Figure 1

Example of revealing connectedness: Fingerprints and tree rings

Source: Agniezka Lepka, 2015; reproduced with permission from the artist

The idea of non-human and inanimate particles being actants has recently become obvious during the Covid-19 crisis: even though airborne nitrogen dioxide plummeted over China (Earth Observatory/NASA, 2020), pollution levels in fact rose as lower nitrogen levels added to the formation of ozone, and this led to an increase in chemical reactions (Pellinen, 2020). The agency of carbon-dioxide has obviously been prominent in discussing global warming and a cause of debates; some climate denialists, in fact, refuse the agency of carbon-dioxide as a warming agent. In the following, we present examples of visualising non-human agency in visual arts.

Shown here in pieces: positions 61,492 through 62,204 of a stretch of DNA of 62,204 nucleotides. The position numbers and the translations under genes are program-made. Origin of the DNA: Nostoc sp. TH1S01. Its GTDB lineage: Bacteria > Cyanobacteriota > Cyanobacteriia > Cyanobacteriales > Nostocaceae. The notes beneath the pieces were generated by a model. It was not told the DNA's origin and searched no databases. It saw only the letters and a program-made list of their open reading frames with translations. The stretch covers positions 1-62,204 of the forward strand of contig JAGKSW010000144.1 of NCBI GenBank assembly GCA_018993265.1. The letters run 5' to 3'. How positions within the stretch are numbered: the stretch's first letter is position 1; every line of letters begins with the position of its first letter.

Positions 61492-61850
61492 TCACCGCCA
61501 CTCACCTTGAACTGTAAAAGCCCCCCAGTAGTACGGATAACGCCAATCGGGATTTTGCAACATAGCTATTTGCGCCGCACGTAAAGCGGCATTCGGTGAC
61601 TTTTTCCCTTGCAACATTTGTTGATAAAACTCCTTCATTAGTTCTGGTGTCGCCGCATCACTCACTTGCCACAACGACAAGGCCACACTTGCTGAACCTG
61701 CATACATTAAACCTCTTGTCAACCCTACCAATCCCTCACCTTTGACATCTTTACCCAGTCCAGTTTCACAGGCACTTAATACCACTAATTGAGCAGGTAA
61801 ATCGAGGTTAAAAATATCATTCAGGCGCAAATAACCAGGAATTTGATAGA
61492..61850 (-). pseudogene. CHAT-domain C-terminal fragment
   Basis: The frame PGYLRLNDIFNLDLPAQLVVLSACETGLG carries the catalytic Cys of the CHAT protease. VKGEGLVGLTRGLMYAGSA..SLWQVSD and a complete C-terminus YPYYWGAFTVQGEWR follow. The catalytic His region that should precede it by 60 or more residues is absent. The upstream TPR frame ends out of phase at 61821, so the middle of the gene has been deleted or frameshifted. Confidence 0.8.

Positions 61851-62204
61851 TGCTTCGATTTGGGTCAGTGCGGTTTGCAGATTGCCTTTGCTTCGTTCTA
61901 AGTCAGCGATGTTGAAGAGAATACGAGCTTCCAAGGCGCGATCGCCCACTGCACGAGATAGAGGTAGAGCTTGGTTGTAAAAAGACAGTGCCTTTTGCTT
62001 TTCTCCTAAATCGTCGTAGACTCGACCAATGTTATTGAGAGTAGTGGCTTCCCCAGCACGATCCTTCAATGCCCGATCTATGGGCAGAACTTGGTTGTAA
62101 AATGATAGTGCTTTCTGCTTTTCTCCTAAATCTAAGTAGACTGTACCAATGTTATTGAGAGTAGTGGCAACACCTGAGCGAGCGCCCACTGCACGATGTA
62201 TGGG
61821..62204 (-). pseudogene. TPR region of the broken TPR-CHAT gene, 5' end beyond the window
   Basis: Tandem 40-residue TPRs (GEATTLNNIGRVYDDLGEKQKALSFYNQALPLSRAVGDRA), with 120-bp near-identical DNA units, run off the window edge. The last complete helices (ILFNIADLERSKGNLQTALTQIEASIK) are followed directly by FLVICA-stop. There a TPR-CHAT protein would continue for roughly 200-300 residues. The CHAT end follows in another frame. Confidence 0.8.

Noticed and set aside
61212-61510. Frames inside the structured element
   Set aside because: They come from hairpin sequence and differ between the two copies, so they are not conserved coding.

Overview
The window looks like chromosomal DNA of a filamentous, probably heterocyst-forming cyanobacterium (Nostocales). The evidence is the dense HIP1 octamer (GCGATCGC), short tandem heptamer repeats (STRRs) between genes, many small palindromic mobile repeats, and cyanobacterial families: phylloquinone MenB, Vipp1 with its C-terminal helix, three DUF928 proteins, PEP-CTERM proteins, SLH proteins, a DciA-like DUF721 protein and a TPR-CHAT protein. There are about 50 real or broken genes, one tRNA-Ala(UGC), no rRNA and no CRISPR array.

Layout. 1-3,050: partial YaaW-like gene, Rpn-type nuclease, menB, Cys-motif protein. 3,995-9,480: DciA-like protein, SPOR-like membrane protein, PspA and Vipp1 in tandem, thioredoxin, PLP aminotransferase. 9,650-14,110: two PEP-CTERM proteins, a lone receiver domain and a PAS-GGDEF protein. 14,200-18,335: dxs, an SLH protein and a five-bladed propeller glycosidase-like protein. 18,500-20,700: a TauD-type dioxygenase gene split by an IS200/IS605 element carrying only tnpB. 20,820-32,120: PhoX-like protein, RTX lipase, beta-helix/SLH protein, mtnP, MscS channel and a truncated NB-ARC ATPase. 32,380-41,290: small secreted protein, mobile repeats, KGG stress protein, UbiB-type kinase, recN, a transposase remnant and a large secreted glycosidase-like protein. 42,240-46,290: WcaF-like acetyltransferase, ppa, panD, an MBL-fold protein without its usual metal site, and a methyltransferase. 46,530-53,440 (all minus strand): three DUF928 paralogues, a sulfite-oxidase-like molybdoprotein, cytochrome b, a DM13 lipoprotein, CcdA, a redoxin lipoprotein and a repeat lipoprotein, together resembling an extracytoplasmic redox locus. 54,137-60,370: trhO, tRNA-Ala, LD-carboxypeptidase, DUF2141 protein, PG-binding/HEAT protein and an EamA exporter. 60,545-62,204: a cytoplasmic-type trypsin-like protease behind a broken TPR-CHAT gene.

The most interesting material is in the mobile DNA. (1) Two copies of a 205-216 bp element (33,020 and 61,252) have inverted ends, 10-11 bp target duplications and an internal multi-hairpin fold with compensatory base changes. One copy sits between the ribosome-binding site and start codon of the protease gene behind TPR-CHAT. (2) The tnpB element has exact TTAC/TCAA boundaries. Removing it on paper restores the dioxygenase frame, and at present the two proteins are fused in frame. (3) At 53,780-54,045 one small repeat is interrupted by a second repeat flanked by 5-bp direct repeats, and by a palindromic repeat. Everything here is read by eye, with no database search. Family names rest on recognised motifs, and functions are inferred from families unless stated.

One example of visualising the agency of animals is photographer James Mollison's series of close-up portraits of the great apes (James Mollision, 2004). Mollison has photographed 50 ape portraits using the aesthetic of the passport photograph and its ubiquitous style inferring the idea of identity. The direct gaze of the great apes suggests seeing the animals as individuals. Each ape has distinctive features and individual traits, and the portraits challenge the human-centred framework by considering the apes as personalities rather than representatives of a species. The apes are also looking at the spectator directly, and in this sense, they adopt a more communicative stance rather than just being the mere objects of a nature documentary. Mollison's series also challenges us to question the way humans look at the world, through certain perspectives and visual formats which place humans as the central agent in the world.